Nimona, by Noelle Stevenson

"Nimona" grew out of an award-winning web comic, and it's a little gem of a graphic novel for teens. Funny, irreverent, and satirical, "Nimona" touches on the deeper themes of acceptance, both of oneself and of others, forgiveness, and governments secretly endangering their citizenry in the name of national security. Okay, so that last one is maybe deeper than most teens will go, but the more important themes for "Nimona's" audience are easily understood and charmingly presented.

The title character shows up at archvillain Lord Ballister Blackheart's lair, a young girl who desperately wants to be his sidekick. Oh, and she's a shapeshifter. What exactly she's capable of becomes more apparent as the book goes on and her true nature reveals itself. Alongside this is the story of Blackheart and his nemesis, the hero Lord Ambrosius Goldenloin (yes, that is his name). Once fast friends, Goldenloin betrayed Blackheart and sealed their fate as enemies. When the Institute, a supposed force for good and the law, is found out to be experimenting with a dangerous substance that could taint the country's food supply, Blackheart tries to expose and stop them.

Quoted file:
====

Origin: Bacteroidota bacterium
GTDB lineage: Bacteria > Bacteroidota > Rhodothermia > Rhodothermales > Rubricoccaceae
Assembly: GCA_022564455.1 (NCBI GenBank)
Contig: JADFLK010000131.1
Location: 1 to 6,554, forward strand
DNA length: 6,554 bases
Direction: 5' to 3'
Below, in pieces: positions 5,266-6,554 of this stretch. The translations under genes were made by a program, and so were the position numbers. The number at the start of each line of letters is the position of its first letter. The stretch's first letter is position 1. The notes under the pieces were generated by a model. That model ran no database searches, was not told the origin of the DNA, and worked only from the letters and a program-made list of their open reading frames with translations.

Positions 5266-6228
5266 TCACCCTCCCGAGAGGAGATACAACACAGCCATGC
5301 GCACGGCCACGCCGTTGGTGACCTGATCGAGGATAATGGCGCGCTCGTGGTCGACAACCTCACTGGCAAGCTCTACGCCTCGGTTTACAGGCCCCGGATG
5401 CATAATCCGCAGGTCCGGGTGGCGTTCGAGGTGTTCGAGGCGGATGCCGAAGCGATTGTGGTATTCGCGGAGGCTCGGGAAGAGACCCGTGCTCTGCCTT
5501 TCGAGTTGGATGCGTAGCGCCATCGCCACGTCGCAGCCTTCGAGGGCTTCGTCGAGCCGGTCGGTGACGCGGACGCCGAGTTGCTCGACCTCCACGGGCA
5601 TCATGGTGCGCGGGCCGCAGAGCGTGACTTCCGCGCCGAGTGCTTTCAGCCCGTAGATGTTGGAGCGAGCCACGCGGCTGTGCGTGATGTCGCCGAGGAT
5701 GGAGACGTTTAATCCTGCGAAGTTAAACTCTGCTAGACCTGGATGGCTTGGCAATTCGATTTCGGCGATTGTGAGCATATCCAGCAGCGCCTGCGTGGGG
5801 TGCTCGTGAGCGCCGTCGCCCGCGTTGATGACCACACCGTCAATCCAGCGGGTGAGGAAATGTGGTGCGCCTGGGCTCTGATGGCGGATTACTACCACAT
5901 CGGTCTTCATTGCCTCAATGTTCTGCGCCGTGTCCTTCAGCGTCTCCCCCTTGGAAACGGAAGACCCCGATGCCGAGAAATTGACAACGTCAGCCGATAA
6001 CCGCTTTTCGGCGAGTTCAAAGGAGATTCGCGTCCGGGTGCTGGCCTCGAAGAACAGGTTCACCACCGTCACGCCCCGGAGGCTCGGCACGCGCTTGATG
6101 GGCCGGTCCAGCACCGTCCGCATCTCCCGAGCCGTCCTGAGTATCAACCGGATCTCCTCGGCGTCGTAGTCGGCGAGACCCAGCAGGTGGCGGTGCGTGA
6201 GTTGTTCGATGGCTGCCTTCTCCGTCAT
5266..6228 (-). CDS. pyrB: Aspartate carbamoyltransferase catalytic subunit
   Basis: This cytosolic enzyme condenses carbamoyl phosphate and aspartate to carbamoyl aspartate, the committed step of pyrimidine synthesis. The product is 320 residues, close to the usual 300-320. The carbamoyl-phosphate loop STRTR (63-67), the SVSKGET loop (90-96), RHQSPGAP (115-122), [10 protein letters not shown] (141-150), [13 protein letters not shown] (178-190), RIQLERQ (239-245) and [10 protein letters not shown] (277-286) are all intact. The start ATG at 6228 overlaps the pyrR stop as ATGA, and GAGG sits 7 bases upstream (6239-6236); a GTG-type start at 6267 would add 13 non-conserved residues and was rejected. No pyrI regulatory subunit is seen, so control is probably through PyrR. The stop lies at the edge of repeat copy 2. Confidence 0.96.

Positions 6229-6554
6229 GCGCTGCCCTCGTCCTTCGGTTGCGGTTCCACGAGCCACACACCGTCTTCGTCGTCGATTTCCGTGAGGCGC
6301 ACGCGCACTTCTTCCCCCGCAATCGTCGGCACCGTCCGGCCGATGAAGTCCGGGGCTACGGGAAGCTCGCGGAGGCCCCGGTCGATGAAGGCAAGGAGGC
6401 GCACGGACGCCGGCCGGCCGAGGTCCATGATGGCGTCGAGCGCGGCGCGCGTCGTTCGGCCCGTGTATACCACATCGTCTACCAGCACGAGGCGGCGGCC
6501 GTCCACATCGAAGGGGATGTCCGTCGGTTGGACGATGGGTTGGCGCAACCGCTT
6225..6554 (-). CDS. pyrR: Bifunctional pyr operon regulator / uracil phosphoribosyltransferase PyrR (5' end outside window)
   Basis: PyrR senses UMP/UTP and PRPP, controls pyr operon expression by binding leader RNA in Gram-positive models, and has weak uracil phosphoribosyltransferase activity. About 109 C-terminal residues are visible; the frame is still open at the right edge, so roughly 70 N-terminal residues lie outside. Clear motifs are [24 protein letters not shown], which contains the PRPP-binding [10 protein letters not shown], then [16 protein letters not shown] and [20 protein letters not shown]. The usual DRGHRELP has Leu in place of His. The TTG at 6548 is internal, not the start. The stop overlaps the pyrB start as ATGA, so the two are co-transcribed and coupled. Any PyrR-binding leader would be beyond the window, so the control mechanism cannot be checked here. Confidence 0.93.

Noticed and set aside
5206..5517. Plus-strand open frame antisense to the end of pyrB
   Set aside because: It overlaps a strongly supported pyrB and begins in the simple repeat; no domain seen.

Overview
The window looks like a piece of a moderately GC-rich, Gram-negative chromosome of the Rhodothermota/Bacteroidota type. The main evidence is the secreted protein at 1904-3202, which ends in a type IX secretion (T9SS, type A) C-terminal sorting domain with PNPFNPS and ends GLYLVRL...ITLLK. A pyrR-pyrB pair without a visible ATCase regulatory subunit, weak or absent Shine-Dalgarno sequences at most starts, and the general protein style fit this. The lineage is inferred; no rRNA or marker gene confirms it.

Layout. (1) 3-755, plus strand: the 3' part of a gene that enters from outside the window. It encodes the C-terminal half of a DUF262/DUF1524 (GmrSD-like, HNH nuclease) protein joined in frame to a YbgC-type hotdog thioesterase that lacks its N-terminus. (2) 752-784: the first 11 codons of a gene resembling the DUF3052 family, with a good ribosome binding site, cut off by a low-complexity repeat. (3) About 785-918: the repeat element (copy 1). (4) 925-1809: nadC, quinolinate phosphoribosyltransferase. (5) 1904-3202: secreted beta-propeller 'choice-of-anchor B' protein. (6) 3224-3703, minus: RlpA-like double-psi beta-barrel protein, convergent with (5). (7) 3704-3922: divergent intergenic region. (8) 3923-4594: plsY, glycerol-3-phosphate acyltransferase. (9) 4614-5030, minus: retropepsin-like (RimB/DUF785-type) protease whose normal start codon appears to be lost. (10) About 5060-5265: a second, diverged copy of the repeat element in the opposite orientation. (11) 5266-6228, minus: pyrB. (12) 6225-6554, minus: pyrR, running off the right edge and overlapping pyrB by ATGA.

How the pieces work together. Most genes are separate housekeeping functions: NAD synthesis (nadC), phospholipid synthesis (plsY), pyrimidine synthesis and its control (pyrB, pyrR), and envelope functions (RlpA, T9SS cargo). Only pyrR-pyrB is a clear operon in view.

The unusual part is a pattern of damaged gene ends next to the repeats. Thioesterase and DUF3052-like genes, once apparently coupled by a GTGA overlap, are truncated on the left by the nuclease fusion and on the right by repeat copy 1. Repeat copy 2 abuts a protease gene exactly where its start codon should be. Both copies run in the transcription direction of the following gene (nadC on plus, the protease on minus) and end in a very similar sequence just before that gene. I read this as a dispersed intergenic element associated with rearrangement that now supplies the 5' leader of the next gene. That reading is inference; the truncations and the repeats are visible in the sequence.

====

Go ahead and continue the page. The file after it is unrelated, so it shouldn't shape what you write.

It's good fun, very clever and touching in parts, and the art is great. Nimona's various personalities shine through the page. For only my third ever graphic novel, I enjoyed it quite a bit.


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